Today marks 7 years since I published my first Hot On The Street post on Tumblr. A lot has changed since then, but my interest in fashion, entertainment and marketing has stayed the same.
Earlier this month, I had a chance to meet a local writer who I’ve liked for a long time: Anne T. Donahue. Most people went to Indigo to get Gabby Sidibe’s autograph, but I went to meet a woman with a kickass Twitter account and a wicked writing style.
Photo Source: Canada.com
The swag bag from Spark Sessions was jam-packed with goodies to test. The Canadian bloggers who attended are still digging through it and sharing our experiences as we discover products we love. The reusable canvas tote bag was provided by The Globe and Mail and included the latest issue of Globe Style Advisor.
It’s been months since I read an issue of Globe Style Advisor. After listening to editor Andrew Sardone’s keynote, during which he discussed the evolution of street style and his vision for the publication’s future, I was psyched to sit down and read the Holiday 2014 issue. I spotted Andrew’s byline on a few pages, where he writes about hotels, drinks and books. Naturally, I am most inclined to read the coffee table book he suggests for the wordsmith: Understanding The World: The Atlas of Infographics by Sandra Rendgen and Julius Wiedemann.
Before I turned 21, I shared a list of five women who I admire: Elizabeth Bromstein, Hilary Duff, Kelly Cutrone, Lauren O’Neil and Shania Twain. I enjoyed writing it and I certainly appreciated when Kelly replied to my tweet linking to the blog post.
I’ve always liked Hilary Duff, but when she released a single from her upcoming comeback album that was sub-par, I realized I’m more interested in seeing what she wears than hearing what she sings or watching her movies.
Looking back at the list now, I still admire those women for the same reasons; however, if I were to make another listicle with my top five role models now, Hilary would not make the cut. She wouldn’t even make the top ten.
When someone famous visits London, take note because from what I can tell, it doesn’t happen often. However, CBC host Jian Ghomeshi visited the Forest City today to promote his new memoir 1982. Rather than telling his life story “from womb to tomb,” Jian chose to share coming of age stories about fitting in as a young immigrant to Canada, focusing on the awkward year that was grade nine. His fan base immediately bought the book – enough to ensure it debuted as the nation’s #1 bestselling non-fiction book, which is a huge accomplishment.
Taking a break from Western Homecoming festivities, I went to Chapters South London for Jian’s book signing. Delighted by the chance to have a seat without waiting hours beforehand, I eagerly waited for him to come out of the green room. Once on stage, Jian talked about 1982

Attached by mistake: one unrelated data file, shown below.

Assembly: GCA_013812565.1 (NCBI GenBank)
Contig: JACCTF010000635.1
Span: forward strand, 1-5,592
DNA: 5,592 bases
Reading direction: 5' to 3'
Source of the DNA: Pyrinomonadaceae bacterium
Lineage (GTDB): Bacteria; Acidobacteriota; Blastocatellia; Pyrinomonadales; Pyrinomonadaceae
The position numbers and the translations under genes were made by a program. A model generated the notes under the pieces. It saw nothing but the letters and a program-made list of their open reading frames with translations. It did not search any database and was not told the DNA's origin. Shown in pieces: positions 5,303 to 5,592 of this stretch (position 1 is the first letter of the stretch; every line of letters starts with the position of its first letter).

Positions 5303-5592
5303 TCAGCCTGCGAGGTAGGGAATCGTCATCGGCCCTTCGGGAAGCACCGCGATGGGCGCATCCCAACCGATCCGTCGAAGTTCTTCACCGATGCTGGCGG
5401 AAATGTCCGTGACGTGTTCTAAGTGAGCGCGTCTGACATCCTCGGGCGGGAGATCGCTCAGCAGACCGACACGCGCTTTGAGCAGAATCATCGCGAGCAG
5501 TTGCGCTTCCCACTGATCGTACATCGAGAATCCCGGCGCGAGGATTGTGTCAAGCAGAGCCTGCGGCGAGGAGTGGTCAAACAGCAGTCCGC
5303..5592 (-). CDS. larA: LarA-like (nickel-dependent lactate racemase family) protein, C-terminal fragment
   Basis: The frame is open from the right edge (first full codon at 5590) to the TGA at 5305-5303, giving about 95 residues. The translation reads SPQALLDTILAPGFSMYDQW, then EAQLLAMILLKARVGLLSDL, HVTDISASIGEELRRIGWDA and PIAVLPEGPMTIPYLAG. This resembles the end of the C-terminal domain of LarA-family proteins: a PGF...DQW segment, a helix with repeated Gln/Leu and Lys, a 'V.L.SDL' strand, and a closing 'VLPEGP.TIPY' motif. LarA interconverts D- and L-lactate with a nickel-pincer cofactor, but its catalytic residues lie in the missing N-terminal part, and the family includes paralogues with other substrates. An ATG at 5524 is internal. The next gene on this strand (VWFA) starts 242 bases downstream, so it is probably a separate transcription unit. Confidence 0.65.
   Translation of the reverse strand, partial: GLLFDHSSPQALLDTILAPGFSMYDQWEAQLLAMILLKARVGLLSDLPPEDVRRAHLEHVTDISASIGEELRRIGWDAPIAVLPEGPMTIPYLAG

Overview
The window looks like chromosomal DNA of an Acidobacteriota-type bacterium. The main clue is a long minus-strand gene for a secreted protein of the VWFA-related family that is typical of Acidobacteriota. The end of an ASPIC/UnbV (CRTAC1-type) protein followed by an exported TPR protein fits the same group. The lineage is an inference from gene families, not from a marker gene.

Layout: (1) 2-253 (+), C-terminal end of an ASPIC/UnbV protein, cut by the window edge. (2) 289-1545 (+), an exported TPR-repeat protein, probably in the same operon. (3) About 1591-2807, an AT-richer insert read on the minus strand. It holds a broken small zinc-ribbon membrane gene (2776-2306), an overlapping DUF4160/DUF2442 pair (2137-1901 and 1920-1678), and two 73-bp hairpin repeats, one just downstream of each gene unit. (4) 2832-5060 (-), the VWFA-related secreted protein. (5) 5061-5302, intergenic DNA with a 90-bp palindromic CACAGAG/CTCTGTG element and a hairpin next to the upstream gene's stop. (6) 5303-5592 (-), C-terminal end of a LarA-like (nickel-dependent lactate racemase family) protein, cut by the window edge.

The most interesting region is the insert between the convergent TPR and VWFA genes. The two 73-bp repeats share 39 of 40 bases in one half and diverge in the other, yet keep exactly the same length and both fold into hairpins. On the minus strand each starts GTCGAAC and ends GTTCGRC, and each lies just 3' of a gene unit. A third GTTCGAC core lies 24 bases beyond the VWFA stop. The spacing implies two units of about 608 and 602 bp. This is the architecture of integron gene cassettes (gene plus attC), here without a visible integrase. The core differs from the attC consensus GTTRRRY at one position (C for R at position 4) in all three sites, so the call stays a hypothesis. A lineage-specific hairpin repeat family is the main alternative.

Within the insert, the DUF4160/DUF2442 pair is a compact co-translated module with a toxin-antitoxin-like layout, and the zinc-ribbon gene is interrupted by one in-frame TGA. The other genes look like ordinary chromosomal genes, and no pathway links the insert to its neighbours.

and his memories of London, such as performing with Moxy Fruvous at Western Fair and drinking at the Spoke. Then he read aloud 2 stories about men watching sprinklers in Thornhill and his parents’ disapproval of his fashion sense inspired by David Bowie.
The Q&A that followed covered Q interviews such as Billy Bob Thornton and Harrison Ford, his transition from musician to broadcaster and tips for preparing for interviews. Jian emphasized the importance of doing in-depth research about guests, adding that he insists on knowing his guests’ work well before doing a ‘dance’ with them, as that’s how he metaphorically described the routine between interviewer-interviewee. I found it interesting when he talked about how his show disproves that listeners and viewers suffering from attention defecits are uninterested in longer content. People don’t tend to turn off Q 3 minutes in to the show!
Elizabeth Bromstein, who earns a living commenting on celebrities, work and love, yet refrains from gossiping over dinner at the Spoke Club. Elizabeth’s published work reflects her wit and intelligence that earned her a spot on this list, but my favourite memories with @missbromstein involved meeting in person to discuss Twitter, food and life.
Hilary Duff, Hollywood’s eternal good girl whose [extended] team coined the term ‘momager’ and eventually married a Canadian hockey player.
Kelly Cutrone, a PR pro known for succinctly spreading the message Normal Gets You Nowhere. Both her books gave me a lot to think about – enough material for a term paper about The Culture of Celebrity. I’ll never forget when she pegged me as a journalist, or her knack for bringing people together.
Kelly Cutrone (May 2011)
Lauren O’Neil, a professional internetter and online creep with FIMS training at Western as well. She’s made the rounds helping brands improve their social media, running around Toronto to share insights, and then wound up at CBC, true to her roots in journalism. On a side note, it’d incredible to get us, Julie Geller, Matthew Stradiotto and Jerry Seinfeld in the same room and determine Ms. O’Nizzle’s ultimate job title. Patrick Thoburn can moderate.
Shania Twain, whose motivational life story and lyrics taught me the word ‘prerogative’ once upon a time when I played ‘Man! I Feel Like a Woman’ over and over again on my desktop karaoke software. Many thanks to the Toronto Star for organizing a contest to meet her in 2005, which marked the beginning of my winning streak, and to my pals at Indigo for reuniting us in 2011. I still don’t have a photo with her, but 3rd time’s the charm.
Tomorrow I’ll be of legal drinking age in the U.S. & Canada, so message me when you’re free for a champagne-inspired tweet up.